Master the Meta: Bigger Games joins the race for the next puzzle hit

The MTM team discusses Bigger Games and the battle for puzzle prowess

Master the Meta: Bigger Games joins the race for the next puzzle hit

Master the Meta is a free newsletter focused on analysing the business strategy of the gaming industry. MTM and PG.biz have partnered on a weekly column to not only bring you industry moving news, but also short analyses on each. To check out this week’s entire meta, visit www.masterthemeta.com!

Last week, Istanbul-based Bigger Games announced its $6 million raise, led by Index Ventures. The highly-competed casual puzzle genre - which represents roughly 10 per cent of the mobile gaming market - continues to attract venture capital, as Bigger Games joins the race for the next big thing.

The casual puzzle market is certainly big and juicy at over $6 billion yearly revenues in in-app-purchases only (note: source numbers have the platform share deducted). Unsurprisingly, it's also the most fiercely competed area within mobile, dominated by the big incumbents Playrix (Gardenscapes), King (Candy Crush Saga), Peak (Toon Blast), and AppLovin (Matchington Mansion).

New entrants to the casual puzzle market will need to best not only the incumbent corporations, but also the several other startups aiming for the same goal. The core team of Bigger Games is from Peak, as is the core team of the fellow Istanbul company Dream Games. The competition does not stop at Turkish companies though. In fact, there's a clear pattern of ex-corporate puzzle veterans going for their own thing and raising sizable early-stage money for it:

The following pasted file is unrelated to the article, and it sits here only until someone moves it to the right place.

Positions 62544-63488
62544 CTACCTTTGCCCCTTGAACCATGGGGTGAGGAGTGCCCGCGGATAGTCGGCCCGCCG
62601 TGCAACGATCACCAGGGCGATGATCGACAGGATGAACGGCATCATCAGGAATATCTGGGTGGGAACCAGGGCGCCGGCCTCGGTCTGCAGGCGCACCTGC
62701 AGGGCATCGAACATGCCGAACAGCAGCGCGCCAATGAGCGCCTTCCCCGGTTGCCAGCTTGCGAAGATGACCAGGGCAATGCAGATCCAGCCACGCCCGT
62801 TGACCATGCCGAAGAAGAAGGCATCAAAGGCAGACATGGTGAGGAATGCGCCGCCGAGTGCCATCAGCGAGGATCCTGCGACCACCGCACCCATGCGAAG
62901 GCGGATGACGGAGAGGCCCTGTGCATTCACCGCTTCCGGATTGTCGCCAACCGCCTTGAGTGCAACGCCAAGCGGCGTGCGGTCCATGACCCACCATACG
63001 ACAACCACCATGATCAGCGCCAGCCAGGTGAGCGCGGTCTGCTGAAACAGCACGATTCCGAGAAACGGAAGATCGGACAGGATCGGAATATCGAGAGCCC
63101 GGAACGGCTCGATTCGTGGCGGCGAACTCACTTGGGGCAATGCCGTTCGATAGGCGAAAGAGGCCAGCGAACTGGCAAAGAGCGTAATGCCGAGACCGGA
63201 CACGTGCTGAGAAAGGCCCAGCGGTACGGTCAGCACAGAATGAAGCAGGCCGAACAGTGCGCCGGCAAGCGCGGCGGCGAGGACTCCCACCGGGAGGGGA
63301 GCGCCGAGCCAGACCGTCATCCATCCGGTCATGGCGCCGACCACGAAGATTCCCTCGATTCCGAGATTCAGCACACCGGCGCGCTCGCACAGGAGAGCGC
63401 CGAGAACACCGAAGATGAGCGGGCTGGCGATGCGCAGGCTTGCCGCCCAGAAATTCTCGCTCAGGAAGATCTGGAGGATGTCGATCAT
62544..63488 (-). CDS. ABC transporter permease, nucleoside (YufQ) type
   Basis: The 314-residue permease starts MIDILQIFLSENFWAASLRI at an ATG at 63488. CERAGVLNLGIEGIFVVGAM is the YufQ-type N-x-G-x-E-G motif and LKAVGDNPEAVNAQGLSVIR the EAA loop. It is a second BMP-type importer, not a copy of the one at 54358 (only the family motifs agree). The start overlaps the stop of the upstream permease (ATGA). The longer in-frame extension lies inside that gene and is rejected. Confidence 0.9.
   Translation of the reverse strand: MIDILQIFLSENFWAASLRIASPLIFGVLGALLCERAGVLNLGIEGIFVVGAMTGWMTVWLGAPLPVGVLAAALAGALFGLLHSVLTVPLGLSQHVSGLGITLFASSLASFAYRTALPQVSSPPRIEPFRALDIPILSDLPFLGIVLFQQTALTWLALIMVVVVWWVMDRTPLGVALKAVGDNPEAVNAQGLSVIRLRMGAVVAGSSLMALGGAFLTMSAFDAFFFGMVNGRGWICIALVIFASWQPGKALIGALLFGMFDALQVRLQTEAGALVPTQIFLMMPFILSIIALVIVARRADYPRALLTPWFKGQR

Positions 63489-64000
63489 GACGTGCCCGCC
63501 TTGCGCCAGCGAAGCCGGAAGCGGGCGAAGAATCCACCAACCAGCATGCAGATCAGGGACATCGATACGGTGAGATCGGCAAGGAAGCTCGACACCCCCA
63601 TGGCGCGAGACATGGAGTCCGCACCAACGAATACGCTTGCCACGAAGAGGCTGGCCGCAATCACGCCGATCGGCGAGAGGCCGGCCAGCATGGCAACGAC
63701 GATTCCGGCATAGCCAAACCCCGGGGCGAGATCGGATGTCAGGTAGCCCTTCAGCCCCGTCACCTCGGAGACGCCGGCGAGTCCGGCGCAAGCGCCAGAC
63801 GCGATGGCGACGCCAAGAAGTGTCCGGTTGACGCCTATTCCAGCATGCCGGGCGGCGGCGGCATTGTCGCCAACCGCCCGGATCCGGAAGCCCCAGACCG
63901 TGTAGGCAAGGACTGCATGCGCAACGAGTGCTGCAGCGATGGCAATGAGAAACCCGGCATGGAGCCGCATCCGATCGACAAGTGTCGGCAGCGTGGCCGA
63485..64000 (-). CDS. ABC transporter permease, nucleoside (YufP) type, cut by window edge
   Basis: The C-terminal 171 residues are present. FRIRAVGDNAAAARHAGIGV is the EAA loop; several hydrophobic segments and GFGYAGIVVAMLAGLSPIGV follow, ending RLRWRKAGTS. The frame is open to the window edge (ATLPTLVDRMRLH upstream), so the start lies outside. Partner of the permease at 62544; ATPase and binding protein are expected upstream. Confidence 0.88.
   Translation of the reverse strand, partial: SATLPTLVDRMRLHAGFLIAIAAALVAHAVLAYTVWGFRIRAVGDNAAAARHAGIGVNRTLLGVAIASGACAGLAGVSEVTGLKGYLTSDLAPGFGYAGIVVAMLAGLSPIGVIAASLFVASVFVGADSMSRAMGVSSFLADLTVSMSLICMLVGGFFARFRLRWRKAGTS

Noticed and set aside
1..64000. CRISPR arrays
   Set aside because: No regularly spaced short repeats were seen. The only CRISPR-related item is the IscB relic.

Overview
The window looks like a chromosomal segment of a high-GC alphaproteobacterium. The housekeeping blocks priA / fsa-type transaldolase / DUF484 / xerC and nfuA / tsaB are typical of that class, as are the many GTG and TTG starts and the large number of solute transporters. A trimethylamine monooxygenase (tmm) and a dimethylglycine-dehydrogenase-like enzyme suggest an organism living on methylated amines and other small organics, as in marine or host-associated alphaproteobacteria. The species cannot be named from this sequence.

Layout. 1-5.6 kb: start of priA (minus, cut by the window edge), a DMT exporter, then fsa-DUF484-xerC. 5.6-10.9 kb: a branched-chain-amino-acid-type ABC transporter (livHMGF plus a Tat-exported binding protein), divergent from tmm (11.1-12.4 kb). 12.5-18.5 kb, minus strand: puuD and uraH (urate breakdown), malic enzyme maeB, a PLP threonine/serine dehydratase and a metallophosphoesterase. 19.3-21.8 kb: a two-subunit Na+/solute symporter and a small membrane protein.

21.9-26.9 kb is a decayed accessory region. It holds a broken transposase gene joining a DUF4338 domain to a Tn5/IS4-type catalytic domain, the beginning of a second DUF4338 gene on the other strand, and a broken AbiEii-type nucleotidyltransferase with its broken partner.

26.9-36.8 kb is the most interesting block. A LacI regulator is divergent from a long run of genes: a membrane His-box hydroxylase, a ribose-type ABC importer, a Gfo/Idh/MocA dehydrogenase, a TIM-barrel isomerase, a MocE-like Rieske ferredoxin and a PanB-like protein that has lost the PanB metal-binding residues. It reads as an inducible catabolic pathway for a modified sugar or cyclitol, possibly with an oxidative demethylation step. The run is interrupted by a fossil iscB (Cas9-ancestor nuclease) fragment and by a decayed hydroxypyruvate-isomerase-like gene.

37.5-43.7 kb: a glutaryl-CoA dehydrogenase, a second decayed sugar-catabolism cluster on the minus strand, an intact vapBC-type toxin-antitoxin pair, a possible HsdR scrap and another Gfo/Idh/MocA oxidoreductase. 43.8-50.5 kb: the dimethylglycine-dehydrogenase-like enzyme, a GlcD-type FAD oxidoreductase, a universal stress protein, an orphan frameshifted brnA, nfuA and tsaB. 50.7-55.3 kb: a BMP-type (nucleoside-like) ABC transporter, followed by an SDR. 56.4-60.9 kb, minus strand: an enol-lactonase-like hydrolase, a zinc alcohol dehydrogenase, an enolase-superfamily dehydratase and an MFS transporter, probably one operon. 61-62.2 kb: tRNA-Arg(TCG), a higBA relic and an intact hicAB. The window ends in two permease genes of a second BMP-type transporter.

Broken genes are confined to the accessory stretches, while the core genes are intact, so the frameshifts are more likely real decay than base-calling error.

To fully realise the upside in these investments, these five companies will need to deliver top-notch games that rival the Candy Crushes and Toon Blasts of this world. That said, getting a high-quality game out of the door might not be enough.

In order to scale up the user count and revenue for a casual puzzle game one needs both the kick-ass product and the well-oiled marketing machine that churns out ad creative fast and runs direct response campaigns at scale. As their competition is prepared to wait for 12+ months to get their money back from their marketing investment (thus pushing up advertising prices), companies competing in this genre need sizable amounts of capital to grow.

All in all, despite high barriers to scale, new competition in a classic genre such as casual puzzle is certainly welcome; any of these teams could be set to upset the bigwigs of puzzle games. Based on the impressive background of these teams, I for one look forward to the games they will put out. (written by Miikka Ahonen)

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